Day 275: What’s the Deal With Fourteen Generations? (Matthew 1)

“So all the generations from Abraham to David were fourteen generations, and from David to the deportation to Babylon fourteen generations, and from the deportation to Babylon to the Christ fourteen generations.” Matthew 1:17 ESV

Through the Bible: Matthew 1, Luke 2

In the Church of the Nativity in Bethlehem, there is a fourteen point silver star embedded in the floor at the spot where, according to tradition, Jesus was born.

You have to go down a set of marble stairs to get to the place. It is a low-ceilinged cave over which the entire church was built nearly 1700 years ago. And there is an altar built over the silver star, so the only way to see it is to kneel in front of the place.

The first time I went to Israel, the church was so crowded it would have been a 2-3 hour wait to get down the steps and into the cave where it’s thought Joseph and Mary laid Jesus in the manger. But when i went back in 2022, we were one of the first tour groups post-Covid, and the church was completely empty except for our group. Not only did I get to see the star, I got to touch it. I know no one can say for sure that is the actual spot. But to be in the exact same spot where pilgrims have knelt since 323 AD was one of the most profound experiences of my life.

The star has fourteen points because of the genealogy we read today. Fourteen generations from Abraham to David. Fourteen from David to the exile. Fourteen from the exile to Christ.

But the bigger question is why the text went to such great lengths to emphasize the number fourteen. In today’s podcast, Tara-Leigh pointed out that the number of the generations in Matthew’s genealogy may not have been exact, but may be selectively symbolic. She suggested that fourteen is a doubling of 7, the number of completion in Hebrew. Which is certainly possible. A doubling of the number of perfection would mean that Jesus is perfectly perfect. Times three.

however, I came across another possibility that fascinates me. First, as TLC pointed out, Matthew’s purpose is to present Jesus as the Messianic king—the son of David, and the ultimate fulfillment of God’s promise to establish the house of David forever (see 2 Samuel 7). So here’s how the number 14 may have served this purpose:

Hebrew names had numerical value based on the order of their consonants in the alphabet (Hebrew doesn’t have vowels). So David would be DVD—

Daleth, the fourth letter;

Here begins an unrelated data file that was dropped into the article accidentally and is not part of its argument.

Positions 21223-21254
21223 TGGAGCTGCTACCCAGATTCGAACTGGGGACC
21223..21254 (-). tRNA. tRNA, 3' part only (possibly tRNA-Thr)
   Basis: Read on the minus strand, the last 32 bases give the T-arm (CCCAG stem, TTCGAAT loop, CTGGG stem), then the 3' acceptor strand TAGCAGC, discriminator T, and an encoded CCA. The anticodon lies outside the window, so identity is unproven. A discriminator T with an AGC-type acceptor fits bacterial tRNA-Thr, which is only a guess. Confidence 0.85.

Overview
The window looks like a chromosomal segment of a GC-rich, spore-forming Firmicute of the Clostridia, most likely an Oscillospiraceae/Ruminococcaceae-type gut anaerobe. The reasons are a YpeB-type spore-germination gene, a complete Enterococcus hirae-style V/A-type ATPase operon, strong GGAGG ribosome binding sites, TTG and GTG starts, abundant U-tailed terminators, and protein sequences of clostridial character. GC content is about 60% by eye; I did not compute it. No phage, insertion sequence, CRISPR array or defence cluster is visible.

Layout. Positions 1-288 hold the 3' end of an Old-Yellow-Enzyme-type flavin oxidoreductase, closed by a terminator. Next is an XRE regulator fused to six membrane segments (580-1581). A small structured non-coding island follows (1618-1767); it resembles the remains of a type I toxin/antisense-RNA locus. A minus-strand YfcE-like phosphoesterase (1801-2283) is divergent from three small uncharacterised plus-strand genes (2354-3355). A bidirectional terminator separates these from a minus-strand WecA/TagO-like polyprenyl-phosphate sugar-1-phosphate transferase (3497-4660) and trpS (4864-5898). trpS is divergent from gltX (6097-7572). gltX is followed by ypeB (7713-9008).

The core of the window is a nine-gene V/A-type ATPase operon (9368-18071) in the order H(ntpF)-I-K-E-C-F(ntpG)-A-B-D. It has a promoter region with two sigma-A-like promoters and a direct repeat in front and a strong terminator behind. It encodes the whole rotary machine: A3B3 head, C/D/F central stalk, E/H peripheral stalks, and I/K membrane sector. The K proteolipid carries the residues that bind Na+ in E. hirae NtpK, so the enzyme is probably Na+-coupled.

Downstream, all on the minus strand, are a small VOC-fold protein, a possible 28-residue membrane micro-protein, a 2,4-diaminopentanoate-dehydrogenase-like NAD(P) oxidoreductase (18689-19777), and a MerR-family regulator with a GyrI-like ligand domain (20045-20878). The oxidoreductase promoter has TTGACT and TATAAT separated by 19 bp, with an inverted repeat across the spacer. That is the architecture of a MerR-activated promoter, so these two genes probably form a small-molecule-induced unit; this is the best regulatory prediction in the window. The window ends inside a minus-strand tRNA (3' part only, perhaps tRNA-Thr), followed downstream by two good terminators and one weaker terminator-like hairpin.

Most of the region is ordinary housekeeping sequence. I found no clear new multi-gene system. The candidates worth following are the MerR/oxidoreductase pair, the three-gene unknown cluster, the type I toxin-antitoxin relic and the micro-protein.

Vav, the sixth letter;

Daleth, the fourth letter.

4 + 6 + 4.


So the three repetitions of “fourteen” in verse 17 might as well have been a siren, blaring out “DA-VID! DA-VID! DA-VID!”

It’s details like this that remind us of the perfection of God’s word. If you slogged through the Old Testament, you might have groaned a little when you got to Matthew 1, thinking “Ugh! I thought we were done with genealogies!” But Matthew’s genealogy gives us four beautiful truths about God’s priorities:

  1. Women matter to God. No other genealogy in the Bible mentions a single woman. But Jesus’ genealogy lists five: Tamar, Ruth, Rahab, Bathsheba, Mary)
  2. Gentiles matter to God Ruth and Rahab were both Moabites. But here they are in the Jewish Messiah’s family tree. Because Jesus is not just the Messiah for the Jews. He’s for us too!
  3. Scandal doesn’t matter to God (Judah, David and Solomon all had their scandals. None of that mattered in God working out His purposes. In fact Judah’s scandal with Tamar and David’s scandal with Bathsheba were actually part of the plan.
  4. Every word in God’s Word matters for us. Even the genealogies. There is no wasted word in the Bible. Not even in the genealogy.

I hope this journey through God’s Word has left you awestruck this year. I hope you have been driven to your knees time and time again at the perfection of God’s Word, and the sinless savior to which it points.

Because if you are going to touch that fourteen pointed star, you have to be on your knees.

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One response to “Day 275: What’s the Deal With Fourteen Generations? (Matthew 1)”

  1. […] through the gospel of Matthew to convince the Jews that Jesus is their promised Messiah. We noted yesterday how the repetition of “fourteen” in the Matthew 1 genealogy pointed to David. Matthew, more […]

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